Learning together

How do you manage to teach all your children together?  I have been asked this so many times, and I’ve written about it a little bit in another post but in response to a number of requests I am going to try and write a more detailed answer.

I think that one of the issues is that it is easy to set unrealistic expectations of what we want our children to achieve, and then feel that we are failing if they don’t meet our goals.  Some home educating parents aim to replicate what goes on in school, which creates a lot of pressure to attempt to tick all the boxes of the over-complicated National Curriculum.  Having worked as a teacher, I am aware how much of the school day is wasted, and how little is achieved in comparison to an average home educating day (or even a less than average one.)

One of the advantages of home education, is that you can be flexible from day to day and respond to your children’s individual needs.  There will be many days when you achieve far more than is possible in school, so if there are other days when things are not going so well, you can write it off and have a fresh start the next day.  You don’t have to stop in school holidays (how can you make children stop learning anyway?) so you have a lot more time to play with.

Another issue is the question of what counts as work/ learning/ education.  Many people are negative about the idea of home education and doubt that is possible to teach several children at once, perhaps because they have a narrow idea of what education is.  Even those who are doing it may be unsure if they are doing it right, and want to be reassured by the sight of lots of school-type written work at the end of each day.  While there may be a place for this type of work (depending on your educational philosophy), it only represents a small part of the way children learn.  From the moment they wake up to the moment they go to sleep, children are learning all day every day.

Perhaps one way to deal with the question “How do you teach them all together?” would be “Most of the time I don’t, they just learn without having to be taught.”  I suppose you would have to be in quite a bold mood to answer in that way, but there’s certainly some truth in it.  Personally, I use a semi-structured approach so some of what I do would definitely count as teaching in the traditional sense, and often it is very successful and enjoyable.  However on some days it doesn’t work so I leave it, and they learn just as well without me by following their own ideas and interests.  I know that on those particular days by trying to teach them anything specific I would have actually interrupted their learning.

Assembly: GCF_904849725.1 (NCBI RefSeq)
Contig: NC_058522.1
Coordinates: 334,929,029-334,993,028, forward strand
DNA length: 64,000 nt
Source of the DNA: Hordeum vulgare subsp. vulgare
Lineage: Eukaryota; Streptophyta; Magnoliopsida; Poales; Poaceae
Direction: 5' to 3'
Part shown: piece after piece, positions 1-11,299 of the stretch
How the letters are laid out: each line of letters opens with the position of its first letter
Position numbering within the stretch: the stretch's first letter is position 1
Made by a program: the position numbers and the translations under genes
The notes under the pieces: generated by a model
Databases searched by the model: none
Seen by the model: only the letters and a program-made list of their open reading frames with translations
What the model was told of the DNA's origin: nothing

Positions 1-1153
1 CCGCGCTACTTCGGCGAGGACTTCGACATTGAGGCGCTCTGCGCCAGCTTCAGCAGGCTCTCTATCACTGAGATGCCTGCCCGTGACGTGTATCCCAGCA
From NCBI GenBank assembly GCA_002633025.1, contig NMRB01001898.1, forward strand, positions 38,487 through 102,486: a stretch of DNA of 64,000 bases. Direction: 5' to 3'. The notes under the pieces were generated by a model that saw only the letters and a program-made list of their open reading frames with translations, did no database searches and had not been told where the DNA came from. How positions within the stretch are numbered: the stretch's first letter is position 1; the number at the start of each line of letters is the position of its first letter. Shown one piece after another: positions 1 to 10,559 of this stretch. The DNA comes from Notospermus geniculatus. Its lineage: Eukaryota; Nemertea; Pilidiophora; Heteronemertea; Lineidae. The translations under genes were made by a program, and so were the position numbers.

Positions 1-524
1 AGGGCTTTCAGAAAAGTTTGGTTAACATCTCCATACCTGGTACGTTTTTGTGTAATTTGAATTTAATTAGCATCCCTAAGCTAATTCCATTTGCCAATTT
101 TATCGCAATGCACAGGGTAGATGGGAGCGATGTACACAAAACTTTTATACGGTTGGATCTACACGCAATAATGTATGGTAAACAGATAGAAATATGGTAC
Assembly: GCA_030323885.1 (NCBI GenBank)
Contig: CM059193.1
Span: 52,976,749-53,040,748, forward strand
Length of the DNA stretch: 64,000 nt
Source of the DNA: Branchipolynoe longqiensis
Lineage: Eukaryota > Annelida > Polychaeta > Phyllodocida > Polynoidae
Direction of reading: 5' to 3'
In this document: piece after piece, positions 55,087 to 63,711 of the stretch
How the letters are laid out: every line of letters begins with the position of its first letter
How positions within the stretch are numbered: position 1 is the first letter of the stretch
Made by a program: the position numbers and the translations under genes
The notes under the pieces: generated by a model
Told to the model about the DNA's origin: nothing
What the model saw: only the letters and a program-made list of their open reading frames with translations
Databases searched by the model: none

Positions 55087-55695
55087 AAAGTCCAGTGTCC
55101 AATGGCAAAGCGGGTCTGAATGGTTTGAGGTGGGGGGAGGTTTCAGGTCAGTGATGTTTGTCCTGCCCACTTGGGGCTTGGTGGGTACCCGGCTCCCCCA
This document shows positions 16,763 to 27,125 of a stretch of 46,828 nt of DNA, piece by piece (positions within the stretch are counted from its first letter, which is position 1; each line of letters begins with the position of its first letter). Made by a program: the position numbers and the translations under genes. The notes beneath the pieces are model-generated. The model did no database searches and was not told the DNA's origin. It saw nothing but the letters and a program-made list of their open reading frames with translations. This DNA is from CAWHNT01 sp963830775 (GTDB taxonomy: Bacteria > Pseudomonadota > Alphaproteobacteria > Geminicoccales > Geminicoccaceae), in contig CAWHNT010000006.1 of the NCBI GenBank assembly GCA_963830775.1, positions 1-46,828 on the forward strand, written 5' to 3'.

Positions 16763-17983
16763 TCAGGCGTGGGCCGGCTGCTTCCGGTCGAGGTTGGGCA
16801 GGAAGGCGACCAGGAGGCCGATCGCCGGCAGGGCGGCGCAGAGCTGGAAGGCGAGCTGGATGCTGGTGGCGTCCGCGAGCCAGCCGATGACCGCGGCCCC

Some practical suggestions

  1. Work alongside each other.  Children can work at the same time on different activities, related or otherwise.  We often use this approach for Maths, where Owl may be working from his Junior text book, Monkey with a workbook or an activity I have made up for him, and Rabbit with a dot-to-dot book or a counting and matching activity for example.  Tiddler does not want to be left out, so he climbs up to the table and demands to “do Maths”.  He is usually happy with a pencil and paper, doing his own Maths which generally involves shapes.  As long as I respond to his requests to “make a circle” or “make a triangle” on his paper from time to time he is happy, and is getting rather good at drawing shapes himself ( he has worked on it for weeks with great determination because it was his own idea.)  When he’s had enough of this, I often give him multilink cubes, Lego or counters to count and sort which he enjoys.
  2. Work together.  This works best for practical activities – art, practical science, cooking, maths investigations.  We recently had a good time doing Smarties Maths (counting how many Smarties there were of each colour, doing a tally chart and making a bar graph) and the difference was only in how much help each child needed with the recording.  This approach can also work well for projects.  We have been learning about minibeasts recently, for example, and all the children have been bug hunting together.  The big three then drew what they had found, and wrote labels and captions according to their abilities.  They also drew a stag beetle which Rabbit and I had found at her Pre-school, and Tiddler coloured in a picture which I drew for him and enjoyed sticking it in his very own (first) project book – he was not going to be left out and luckily I had a spare book!